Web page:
The Traders Journal

Secret Sauce: The Other 50% of Investing - Part II

I wrote about this subject nearly two years ago from my own personal perspective, but now I want to expand on the original blog and share with you the perspective of a well-known international portfolio manager on the same topic.  Here’s what I wrote two years ago:

http://stockcharts.com/articles/journal/2013/05/secret-sauce-the-other-50-of-investing.html?

I was asked not to name names, but let me set up the story.  

I was out of town, dining alone in one of those intimate restaurants in the high rent district where they cram tables so tightly together that the pretentious maître d’ shows you to the table but offers no helpful advice whatsoever about how to crawl into your seat.  You may consider crawling under the table as the preferred path since squeezing your derriere into the six-inch gap between the tables and into the faces of the neighboring patrons hardly looks like a viable option.

Nevertheless, once wedged into my seat, I ordered a drink and began to flip through a few stock charts on my phone.  The couple seated next to me couldn’t help but notice since I was virtually sitting in their laps, and despite my rudeness with my phone, they soon invited me to join them.  

As it turned out,  the husband is a well-known mutual fund manager and was intrigued by my chart reading.  A robust evening ensued and we covered a lot of ground thanks to his very patient wife, but we finally settled on discussing in detail why he believes that happier traders and investors generally make more money.

These are our observations (more his and hers than mine) about how happiness facilitates profitable investing, listed in no particular order.  I will add one caveat – our happy discussion was well lubricated by two sensational Napa Valley reds.  For the sake of the story, I’ll just refer to this couple as Ted and Alice.


1.    A relative stranger, Ted made the observation that I seemed like a pretty happy guy, which I like to think I am on the whole.  Ted claimed that happy people see the markets through a very particular lens, and, on the whole, history has proven that bullish investors make far more money than bearish investors.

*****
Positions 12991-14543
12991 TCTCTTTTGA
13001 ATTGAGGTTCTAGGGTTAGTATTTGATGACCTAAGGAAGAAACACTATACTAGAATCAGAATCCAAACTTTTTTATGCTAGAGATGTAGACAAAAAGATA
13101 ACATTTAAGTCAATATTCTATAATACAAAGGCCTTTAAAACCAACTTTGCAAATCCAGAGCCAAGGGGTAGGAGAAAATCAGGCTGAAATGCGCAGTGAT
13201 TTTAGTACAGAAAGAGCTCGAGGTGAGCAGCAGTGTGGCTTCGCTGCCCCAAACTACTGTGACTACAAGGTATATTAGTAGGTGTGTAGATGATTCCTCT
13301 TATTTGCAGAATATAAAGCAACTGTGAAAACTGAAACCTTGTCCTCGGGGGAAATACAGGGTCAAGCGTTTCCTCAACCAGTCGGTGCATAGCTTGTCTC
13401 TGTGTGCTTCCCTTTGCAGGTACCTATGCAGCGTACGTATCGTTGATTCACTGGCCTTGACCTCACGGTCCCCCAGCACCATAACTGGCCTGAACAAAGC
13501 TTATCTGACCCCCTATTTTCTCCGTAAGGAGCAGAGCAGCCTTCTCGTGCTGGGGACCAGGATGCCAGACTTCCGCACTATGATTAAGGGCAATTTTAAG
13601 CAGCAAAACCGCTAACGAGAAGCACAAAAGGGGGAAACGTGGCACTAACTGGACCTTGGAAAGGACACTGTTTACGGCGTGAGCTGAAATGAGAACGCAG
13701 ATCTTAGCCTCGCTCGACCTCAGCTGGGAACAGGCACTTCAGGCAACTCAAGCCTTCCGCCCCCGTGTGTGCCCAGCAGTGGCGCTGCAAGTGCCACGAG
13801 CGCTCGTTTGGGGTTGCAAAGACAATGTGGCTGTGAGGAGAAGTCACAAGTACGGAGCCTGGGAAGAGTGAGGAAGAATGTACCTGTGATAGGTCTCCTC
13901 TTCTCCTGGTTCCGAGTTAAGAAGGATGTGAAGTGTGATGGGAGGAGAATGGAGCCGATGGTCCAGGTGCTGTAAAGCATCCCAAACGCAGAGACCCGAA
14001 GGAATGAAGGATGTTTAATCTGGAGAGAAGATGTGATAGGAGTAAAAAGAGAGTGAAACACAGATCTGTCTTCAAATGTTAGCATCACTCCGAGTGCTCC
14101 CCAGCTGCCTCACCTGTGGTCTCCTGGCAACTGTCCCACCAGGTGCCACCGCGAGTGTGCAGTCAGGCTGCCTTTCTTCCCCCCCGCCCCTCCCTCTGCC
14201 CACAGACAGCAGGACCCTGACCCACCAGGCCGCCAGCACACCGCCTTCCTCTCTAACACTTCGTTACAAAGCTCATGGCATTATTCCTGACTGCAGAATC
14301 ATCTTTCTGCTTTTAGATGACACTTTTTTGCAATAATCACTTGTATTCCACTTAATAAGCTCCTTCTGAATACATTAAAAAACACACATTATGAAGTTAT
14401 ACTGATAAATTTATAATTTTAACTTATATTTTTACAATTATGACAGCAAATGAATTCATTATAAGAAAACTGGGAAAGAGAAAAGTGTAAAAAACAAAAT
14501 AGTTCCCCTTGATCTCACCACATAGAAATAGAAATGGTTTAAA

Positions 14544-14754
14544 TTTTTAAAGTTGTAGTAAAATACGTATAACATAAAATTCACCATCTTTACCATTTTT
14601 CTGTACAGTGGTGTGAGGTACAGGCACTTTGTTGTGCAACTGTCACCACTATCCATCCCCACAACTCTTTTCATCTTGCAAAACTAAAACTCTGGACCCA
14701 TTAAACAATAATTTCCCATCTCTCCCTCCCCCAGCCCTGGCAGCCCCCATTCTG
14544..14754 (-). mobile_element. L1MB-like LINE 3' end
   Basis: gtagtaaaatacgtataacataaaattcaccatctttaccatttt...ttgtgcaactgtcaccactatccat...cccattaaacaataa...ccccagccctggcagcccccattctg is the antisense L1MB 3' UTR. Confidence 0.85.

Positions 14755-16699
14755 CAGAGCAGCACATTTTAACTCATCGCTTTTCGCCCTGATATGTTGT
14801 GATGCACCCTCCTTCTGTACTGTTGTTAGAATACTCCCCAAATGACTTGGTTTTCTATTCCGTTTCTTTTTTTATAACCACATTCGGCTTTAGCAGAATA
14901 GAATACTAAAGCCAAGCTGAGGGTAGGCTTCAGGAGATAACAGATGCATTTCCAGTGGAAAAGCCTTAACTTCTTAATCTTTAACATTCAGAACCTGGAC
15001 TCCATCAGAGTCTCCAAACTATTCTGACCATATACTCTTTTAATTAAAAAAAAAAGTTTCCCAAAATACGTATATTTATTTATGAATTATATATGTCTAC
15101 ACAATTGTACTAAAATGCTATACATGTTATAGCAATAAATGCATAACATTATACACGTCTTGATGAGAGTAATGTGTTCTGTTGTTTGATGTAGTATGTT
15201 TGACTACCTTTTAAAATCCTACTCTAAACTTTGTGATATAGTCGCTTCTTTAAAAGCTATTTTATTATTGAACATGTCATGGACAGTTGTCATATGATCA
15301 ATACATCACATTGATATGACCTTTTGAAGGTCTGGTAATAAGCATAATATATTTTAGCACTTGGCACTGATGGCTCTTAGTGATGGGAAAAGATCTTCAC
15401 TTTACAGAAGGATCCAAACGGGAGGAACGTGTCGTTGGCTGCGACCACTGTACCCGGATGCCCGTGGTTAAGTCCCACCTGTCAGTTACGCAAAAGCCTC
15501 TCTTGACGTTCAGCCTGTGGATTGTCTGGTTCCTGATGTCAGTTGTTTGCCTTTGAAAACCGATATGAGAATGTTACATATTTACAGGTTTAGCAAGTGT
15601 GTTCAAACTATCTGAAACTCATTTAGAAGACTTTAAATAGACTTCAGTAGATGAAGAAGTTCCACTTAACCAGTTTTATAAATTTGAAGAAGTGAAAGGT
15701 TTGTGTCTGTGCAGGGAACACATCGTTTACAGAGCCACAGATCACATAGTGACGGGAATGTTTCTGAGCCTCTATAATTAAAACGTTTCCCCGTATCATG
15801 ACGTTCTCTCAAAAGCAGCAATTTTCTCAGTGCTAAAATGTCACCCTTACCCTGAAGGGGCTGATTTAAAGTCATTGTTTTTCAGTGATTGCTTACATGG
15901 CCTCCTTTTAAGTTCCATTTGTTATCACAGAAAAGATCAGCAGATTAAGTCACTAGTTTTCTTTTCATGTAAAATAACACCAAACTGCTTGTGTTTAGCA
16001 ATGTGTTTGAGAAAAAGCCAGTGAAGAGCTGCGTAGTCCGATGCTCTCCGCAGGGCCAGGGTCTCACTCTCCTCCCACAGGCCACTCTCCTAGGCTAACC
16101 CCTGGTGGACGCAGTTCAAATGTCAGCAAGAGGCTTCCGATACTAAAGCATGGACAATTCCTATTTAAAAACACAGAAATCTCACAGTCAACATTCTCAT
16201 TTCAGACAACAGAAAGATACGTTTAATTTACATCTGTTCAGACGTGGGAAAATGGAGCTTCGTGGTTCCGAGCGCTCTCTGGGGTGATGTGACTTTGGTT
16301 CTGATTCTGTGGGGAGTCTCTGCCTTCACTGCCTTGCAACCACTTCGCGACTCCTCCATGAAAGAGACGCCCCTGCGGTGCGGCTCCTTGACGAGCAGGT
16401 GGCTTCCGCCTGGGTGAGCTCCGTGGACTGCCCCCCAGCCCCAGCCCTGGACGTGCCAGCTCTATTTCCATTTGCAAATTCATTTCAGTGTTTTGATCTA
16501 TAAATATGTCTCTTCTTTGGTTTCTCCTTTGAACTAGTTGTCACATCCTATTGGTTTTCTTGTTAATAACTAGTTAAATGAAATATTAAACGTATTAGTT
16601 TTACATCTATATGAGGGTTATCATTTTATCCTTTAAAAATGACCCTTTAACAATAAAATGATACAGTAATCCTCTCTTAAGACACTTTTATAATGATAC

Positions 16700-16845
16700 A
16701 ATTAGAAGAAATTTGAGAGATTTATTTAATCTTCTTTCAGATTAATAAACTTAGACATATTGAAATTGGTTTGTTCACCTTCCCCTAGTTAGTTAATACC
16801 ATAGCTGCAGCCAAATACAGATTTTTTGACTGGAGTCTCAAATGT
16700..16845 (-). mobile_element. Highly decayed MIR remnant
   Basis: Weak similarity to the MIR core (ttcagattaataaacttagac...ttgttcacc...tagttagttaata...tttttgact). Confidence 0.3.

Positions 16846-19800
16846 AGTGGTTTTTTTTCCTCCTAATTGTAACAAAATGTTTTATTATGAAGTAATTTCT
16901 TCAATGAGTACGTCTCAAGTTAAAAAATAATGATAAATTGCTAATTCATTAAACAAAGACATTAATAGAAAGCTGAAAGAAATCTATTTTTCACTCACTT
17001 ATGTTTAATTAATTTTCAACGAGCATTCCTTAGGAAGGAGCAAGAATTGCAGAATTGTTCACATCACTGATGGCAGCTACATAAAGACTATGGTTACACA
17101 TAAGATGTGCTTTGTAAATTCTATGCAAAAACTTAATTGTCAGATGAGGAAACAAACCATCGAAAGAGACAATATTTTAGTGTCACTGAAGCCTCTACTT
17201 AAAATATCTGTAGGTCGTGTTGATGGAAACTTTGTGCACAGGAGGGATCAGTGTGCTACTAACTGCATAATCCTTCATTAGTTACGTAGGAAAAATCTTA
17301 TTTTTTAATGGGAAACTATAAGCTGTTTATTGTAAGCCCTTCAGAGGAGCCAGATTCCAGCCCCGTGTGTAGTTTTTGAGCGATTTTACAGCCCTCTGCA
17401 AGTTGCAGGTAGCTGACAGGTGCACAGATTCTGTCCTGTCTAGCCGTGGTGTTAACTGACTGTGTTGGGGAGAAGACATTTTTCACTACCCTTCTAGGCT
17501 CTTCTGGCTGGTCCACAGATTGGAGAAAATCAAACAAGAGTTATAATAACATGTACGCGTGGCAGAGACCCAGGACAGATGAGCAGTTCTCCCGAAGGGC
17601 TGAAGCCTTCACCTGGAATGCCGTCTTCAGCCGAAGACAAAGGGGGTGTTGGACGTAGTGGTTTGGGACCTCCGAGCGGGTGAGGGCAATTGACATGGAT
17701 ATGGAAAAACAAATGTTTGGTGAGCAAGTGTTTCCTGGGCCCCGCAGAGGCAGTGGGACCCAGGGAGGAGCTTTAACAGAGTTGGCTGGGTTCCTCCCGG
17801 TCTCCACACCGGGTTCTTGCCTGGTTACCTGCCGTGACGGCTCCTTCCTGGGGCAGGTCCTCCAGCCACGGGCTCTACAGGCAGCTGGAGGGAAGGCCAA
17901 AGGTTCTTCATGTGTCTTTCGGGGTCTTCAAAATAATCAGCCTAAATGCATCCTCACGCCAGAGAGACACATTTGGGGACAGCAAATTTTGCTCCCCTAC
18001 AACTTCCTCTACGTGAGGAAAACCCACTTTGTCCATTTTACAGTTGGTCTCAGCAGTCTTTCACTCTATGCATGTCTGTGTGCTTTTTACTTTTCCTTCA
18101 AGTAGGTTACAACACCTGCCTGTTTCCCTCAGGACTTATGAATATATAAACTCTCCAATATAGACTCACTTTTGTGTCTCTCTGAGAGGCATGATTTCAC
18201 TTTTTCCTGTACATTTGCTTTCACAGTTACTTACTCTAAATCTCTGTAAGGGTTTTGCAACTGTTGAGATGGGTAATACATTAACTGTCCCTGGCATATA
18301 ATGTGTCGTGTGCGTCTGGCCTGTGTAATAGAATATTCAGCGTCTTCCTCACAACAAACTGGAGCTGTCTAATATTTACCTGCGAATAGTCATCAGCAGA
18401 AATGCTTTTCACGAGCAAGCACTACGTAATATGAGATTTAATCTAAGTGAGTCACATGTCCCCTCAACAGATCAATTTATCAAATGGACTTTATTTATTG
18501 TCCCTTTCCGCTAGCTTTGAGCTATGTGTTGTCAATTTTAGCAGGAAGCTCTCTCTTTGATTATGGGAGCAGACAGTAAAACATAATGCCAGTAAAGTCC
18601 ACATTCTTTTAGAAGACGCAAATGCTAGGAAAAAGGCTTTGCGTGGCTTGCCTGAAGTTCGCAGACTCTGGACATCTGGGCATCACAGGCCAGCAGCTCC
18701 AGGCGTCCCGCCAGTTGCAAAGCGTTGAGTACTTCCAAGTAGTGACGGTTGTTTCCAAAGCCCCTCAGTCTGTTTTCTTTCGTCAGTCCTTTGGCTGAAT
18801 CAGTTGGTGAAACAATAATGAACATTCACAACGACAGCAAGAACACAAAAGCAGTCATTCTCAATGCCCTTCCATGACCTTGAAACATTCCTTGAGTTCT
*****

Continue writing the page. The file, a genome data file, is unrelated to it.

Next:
2.    Ted noted that, in his experience, single focus or one-dimensional traders seldom succeed for any length of time.  Ted and Alice both agreed that maintaining equilibrium with those you love has been Alice’s contribution to Ted’s success as a portfolio manager.  

3.    In their estimation, happiness is much like a child’s Lego creation.  Each singular Lego brick may seem insignificant, but enough bricks pushed together can create something truly wonderful.  Similarly, for us adults and investors, appreciation of each small delight will result in rejoicing as it all comes together in a bigger creation.  Every investor knows that finding each individual brick is an ongoing challenge, but being able to identify the brick when it presents itself and see it for what it is can only result if one remains open and predisposed to its positive contribution in the creation of their own “something wonderful.”

4.    Ted and Alice were clearly a team with a philanthropic orientation.  Unlike Ted, I don’t manage other people’s money.  But he clearly saw himself as a happiness facilitator – a portfolio manager helping other people’s dreams come true.  He’s been highly successful in that department, and it obviously brings them both happiness.  Although my own motivation is less grand in scale, I, too, believe this drives my personal family goals. 
 
5.    Reading between the lines, I suspect that Ted and Alice were attracted to each other because they were both unmistakably happy people.  Contrary to the old cliché “opposites attract”, the inverse applies in the happiness department.  Along the same lines, an investment partner who is an optimist being paired with one who is a pessimist, does not seem to me like a pairing with a high probability of success.  

6.    Ted said that visualizing successful trades and visualizing a happy personal future are closely related.  Athletes are taught to visualize positive outcomes, so why not investors?

7.    Ted’s final observation was that his goals are tethered to successfully managing his portfolios.  The purpose of being a positive person with a positive perspective is to use these particular attributes to help you achieve your goals.  The goal is not simply to be a positive and perky person.  

Ted and Alice had other insights, but after a couple glasses of wine and an exquisite dinner, I was too happy to recall the others.  The key walk-away, however, was clear: happier investors make more money.   I was certainly feeling fine that evening, although thank goodness the markets were closed.  Tomorrow is a happy new day!

Trade well; trade with discipline!
-- Gatis Roze 

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Both chapters. Wonderful!!! For trading, and for life.
Good stuff...so true. Thanks
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